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In aftermath of election, women are 'sad but strong'

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Posted on November 17, 2016 |
By Emma Cotton



protest8558.jpg
MIDDLEBURY COLLEGE STUDENTS, faculty and staff gathered outside Old Chapel Wednesday afternoon to protest the deportation threats issued by President-elect Donald Trump. Independent photo/Trent Campbell

MIDDLEBURY — Sitting in Middlebury’s Sama’s Cafe on Monday morning, Sujata Moorti sighed deeply.

The Middlebury College professor of Gender, Sexuality and Feminist Studies had been processing the results of last week’s election. Like many people around her, she believes President-elect Donald J. Trump will encourage the “rolling back” of important policies — ones that promote the well-being of women, members of the LGBTQ community, people of color and marginalized religious groups, among others.

On the morning after the election, Moorti invited students to the student center, where they could watch Clinton’s concession speech, talk and support each other.

“In those three hours, between 150 and 200 people walked in and out,” she said. “It was truly stunning to watch as men and women met, and how bereft they felt, and how incomprehensible this whole thing felt.”

In a state that voted almost two-to-one in favor of Hillary Clinton over Trump, Moorti’s feelings of sorrow and those of students she sees on campus are one example of devastation that has been felt widely in Vermont amongst voters who hoped for a Democratic administration that might perpetuate progressive values.

In Middlebury, a town in which 78 percent of votes went to Clinton, people have expressed despair and anger about election results through protests and public outreach, including a march to the town green on Sunday (see story here) and a demonstration on the Middlebury College campus on Wednesday afternoon drew several hundred people.

Several Middlebury students have taken action. Two protests have already been staged in a display of solidarity with other nation-wide protests. On Friday, Jenevra “Nevie” Wetmore, a Middlebury College senior, reached out on a local electronic bulletin board offering to mentor youth from the LGBTQ (lesbian, gay, bisexual, transgender, questioning) community.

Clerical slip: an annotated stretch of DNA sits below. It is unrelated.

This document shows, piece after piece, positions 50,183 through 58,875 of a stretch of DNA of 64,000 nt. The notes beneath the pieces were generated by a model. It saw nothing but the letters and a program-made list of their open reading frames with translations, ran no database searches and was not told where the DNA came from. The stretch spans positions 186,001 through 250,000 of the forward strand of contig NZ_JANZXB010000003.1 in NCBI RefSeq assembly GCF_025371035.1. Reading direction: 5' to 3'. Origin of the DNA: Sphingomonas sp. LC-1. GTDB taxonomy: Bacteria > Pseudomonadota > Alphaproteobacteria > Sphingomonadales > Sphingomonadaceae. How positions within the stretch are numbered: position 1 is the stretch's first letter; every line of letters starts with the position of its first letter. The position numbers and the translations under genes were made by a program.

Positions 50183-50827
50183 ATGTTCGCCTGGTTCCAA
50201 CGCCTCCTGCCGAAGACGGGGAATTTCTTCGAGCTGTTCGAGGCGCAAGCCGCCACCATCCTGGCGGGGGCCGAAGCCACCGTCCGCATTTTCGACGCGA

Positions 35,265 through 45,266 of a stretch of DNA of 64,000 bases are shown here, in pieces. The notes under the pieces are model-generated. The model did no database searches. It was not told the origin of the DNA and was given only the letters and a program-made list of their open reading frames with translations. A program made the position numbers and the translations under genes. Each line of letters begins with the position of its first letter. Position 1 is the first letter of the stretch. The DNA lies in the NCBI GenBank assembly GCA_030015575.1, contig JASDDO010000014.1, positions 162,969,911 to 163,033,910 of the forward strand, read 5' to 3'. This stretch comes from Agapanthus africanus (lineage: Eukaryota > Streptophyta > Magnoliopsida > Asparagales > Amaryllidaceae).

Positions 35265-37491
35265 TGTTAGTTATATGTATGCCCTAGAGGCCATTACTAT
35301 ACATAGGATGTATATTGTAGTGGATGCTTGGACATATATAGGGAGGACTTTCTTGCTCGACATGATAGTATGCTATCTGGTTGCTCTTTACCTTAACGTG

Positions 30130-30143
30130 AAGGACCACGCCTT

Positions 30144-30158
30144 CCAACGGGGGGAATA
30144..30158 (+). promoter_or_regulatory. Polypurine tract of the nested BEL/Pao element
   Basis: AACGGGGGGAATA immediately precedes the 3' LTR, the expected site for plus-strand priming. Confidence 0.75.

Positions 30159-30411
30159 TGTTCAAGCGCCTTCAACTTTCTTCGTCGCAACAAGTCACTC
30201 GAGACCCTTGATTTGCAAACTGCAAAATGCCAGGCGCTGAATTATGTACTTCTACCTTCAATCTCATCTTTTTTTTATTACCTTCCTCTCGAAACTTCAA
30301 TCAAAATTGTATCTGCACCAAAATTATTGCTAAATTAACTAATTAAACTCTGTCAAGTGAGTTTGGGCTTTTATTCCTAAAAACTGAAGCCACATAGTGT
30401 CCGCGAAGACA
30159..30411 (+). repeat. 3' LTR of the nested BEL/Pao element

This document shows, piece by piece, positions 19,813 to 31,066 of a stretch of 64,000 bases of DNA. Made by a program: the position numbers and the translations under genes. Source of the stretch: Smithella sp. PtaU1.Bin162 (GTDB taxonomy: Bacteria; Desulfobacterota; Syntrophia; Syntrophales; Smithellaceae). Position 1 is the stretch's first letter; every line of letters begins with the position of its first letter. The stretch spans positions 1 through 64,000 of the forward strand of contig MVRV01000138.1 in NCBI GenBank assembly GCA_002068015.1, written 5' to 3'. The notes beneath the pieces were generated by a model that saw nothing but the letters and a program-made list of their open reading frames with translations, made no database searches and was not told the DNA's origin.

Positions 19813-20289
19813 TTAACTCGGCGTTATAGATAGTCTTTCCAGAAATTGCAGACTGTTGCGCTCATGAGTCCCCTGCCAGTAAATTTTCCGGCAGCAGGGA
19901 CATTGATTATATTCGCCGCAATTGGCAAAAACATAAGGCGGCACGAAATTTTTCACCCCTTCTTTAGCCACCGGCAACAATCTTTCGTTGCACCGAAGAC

“I’m a gay girl from Vermont in my senior year at Middlebury College,” her post read. “Thinking about the election results, I worry for young Vermonters, particularly those in marginalized groups. I grew up in a space where queerness wasn’t discussed. I didn’t know any LGBTQ people who were out, and that harmed me as I grew older.

“I don’t know what else to do,” the post continued, “other than offer myself up as someone who would be glad to talk to young queer Vermonters who, perhaps, don’t have a large LGBTQ support network.”

Since then, Wetmore said in an interview this week, she’s received about a dozen responses — not requesting her mentorship, but thanking her for her kindness and productive mindset.

“The majority of them were people who didn’t have anyone for me to talk to, but they were just really happy to see it, which was really sweet. It made me cry,” Wetmore said. “I don’t typically put really personal information about myself on the Internet, and I had some concerns that I would get some unhappy emails, but I didn’t.”

Moorti also fears for the younger generation — particularly for young girls who will grow up at the whims of a culture that may be strongly affected by Trump’s leadership. Her niece, having turned 18 the Sunday before the election, eagerly cast her first presidential ballot for Hillary Clinton.

“She was so devastated,” Moorti said. “So at about four in the morning, I sent her an email offering her solace, but also telling her that once we get over the first emotions, we have to start thinking about resistance strategies. Even in the worst conditions, there have always been resistance strategies.”